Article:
One collar can be made out of just 50 g of this yarn, but it does use almost all of that 50 g. If your tension is tighter than mine, you may want to get an extra ball just in case!

Duality Shawl: Knit Now 45

Duality Shawl - in issue 45 of Knit Now
Duality Shawl – in issue 45 of Knit Now

This has to be, hands-down, one of my favourite designs ever. I loved working with the Blacker Swan over-dyed Falklands Merino DK in the sample and the colours (while not to everyone’s taste, I will admit) are totally “me”.

Duality Shawl
Duality Shawl

This side-to-side shawl/scarf features lace, cables, garter stitch, and intarsia.

The shaping for the shawl is done within the garter stitch section.

The lace and the cables are all fully charted.

The ends of the shawl are shaped, with the cables growing gracefully out of and into the points.

Duality shawl - close up of cables and lace edging
Duality shawl – close up of cables and lace edging

This pattern features in the revamped Knit Now issue 45, available in selected UK newsagents and supermarkets or online (internationally) in paper or digital format from More Mags.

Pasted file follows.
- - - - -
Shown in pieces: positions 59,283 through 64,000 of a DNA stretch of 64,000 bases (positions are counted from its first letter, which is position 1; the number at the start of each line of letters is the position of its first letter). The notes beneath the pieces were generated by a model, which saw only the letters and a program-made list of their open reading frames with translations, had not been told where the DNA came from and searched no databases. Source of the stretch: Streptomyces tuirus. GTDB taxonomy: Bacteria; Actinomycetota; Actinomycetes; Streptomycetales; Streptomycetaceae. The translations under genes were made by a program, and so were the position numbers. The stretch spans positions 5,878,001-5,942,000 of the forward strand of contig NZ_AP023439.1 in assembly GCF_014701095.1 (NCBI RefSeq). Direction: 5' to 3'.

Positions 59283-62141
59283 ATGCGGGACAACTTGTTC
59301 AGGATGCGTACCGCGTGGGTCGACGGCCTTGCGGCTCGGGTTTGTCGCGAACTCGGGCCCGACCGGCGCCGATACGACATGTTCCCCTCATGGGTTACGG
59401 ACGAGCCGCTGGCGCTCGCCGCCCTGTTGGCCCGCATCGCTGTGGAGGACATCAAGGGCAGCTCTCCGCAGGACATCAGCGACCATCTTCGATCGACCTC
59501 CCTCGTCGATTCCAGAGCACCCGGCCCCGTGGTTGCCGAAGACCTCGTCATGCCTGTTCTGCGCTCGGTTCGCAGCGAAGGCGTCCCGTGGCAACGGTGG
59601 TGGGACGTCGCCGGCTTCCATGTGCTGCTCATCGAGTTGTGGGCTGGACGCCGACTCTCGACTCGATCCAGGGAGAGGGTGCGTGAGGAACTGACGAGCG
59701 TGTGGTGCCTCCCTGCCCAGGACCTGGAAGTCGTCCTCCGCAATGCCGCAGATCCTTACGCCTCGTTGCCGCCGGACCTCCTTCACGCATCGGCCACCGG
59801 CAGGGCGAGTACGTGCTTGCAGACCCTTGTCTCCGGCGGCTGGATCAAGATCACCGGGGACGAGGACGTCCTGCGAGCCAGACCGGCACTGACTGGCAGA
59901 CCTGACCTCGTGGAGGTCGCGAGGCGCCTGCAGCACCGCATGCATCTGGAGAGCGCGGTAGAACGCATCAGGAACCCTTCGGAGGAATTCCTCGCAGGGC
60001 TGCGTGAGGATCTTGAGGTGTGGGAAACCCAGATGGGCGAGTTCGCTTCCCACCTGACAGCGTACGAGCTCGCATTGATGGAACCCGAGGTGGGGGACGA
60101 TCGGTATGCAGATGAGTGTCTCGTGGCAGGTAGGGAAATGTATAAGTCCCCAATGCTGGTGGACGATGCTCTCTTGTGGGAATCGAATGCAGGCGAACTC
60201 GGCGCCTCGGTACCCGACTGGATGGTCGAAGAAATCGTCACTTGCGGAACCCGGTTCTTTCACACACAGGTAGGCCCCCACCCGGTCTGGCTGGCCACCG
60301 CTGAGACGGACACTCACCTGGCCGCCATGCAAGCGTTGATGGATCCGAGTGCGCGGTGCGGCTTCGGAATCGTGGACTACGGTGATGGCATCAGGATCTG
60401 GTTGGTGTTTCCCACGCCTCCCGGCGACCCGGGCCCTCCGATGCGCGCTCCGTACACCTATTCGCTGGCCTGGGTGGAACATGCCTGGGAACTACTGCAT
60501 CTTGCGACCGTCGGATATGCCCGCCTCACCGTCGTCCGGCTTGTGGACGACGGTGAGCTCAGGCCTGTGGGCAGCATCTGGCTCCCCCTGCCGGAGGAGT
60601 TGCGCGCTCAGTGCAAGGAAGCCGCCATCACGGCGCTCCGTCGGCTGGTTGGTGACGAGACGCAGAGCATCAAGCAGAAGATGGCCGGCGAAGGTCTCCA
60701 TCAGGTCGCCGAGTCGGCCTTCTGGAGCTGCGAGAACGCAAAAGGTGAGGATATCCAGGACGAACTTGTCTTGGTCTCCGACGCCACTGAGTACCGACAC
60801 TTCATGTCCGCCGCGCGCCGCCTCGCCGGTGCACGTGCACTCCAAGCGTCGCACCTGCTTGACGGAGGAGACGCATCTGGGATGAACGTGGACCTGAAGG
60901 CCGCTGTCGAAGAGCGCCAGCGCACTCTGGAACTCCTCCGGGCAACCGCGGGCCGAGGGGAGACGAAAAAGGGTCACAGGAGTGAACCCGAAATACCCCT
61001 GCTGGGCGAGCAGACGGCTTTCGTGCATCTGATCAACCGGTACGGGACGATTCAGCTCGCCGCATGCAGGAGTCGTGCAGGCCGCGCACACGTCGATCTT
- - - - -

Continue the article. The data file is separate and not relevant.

Pashley Tulip Wrap

pashley_knitnow_issue44_fo4

Ta da! I have a pattern in the new, Best of British, issue of Knit Now (issue 44) and it’s the Pashley Wrap.

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Despite having hayfever I still love flowers. The solution? A knitted wrap strewn with blossom! This wrap is named for the Pashley Manor tulip festival held in East Sussex to commemorate the arrival of the first tulips into Europe in the 16th Century.

You can buy a physical magazine in newsagents and some supermarkets in the UK/Eire today (and possibly elsewhere at a later date), order one online or download a digital version. [More details here]

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I had fun designing this; making all the elements work together and flow into one another. I think it may be the most delicate and “ladylike” thing I’ve ever designed!